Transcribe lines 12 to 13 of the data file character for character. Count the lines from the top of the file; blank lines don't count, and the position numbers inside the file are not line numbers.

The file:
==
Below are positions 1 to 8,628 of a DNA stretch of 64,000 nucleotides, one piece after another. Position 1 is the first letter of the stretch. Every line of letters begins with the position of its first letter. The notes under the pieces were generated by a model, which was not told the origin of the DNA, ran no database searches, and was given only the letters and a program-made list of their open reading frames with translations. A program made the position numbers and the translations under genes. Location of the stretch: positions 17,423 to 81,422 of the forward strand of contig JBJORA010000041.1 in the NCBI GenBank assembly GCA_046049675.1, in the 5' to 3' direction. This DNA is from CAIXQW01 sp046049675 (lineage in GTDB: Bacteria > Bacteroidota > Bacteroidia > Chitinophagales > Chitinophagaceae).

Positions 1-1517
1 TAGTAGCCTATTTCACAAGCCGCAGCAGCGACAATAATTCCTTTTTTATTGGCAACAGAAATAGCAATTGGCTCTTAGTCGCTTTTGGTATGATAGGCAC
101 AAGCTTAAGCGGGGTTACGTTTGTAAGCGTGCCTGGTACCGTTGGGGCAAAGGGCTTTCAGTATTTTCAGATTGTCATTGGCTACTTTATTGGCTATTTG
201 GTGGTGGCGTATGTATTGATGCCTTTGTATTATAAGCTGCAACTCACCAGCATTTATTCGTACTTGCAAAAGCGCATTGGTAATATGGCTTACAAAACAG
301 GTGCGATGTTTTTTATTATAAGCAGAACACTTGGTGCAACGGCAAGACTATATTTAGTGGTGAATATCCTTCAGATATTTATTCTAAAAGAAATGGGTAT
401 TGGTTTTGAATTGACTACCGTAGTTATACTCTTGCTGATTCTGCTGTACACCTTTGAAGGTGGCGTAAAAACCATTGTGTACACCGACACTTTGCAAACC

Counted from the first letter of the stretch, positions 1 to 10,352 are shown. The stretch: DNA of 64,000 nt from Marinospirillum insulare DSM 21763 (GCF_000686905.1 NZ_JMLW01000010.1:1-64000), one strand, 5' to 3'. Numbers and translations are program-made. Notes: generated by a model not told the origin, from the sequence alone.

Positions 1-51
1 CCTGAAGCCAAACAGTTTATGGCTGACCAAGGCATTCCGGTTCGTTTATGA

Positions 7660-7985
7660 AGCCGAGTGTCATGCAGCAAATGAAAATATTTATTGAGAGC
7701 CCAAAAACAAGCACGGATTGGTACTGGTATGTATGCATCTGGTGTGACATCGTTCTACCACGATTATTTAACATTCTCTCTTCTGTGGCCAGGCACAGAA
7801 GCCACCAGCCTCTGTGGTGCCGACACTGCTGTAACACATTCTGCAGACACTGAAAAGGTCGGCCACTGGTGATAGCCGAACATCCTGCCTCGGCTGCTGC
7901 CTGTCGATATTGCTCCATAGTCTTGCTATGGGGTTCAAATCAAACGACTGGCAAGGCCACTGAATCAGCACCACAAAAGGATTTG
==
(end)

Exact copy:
7660 AGCCGAGTGTCATGCAGCAAATGAAAATATTTATTGAGAGC
7701 CCAAAAACAAGCACGGATTGGTACTGGTATGTATGCATCTGGTGTGACATCGTTCTACCACGATTATTTAACATTCTCTCTTCTGTGGCCAGGCACAGAA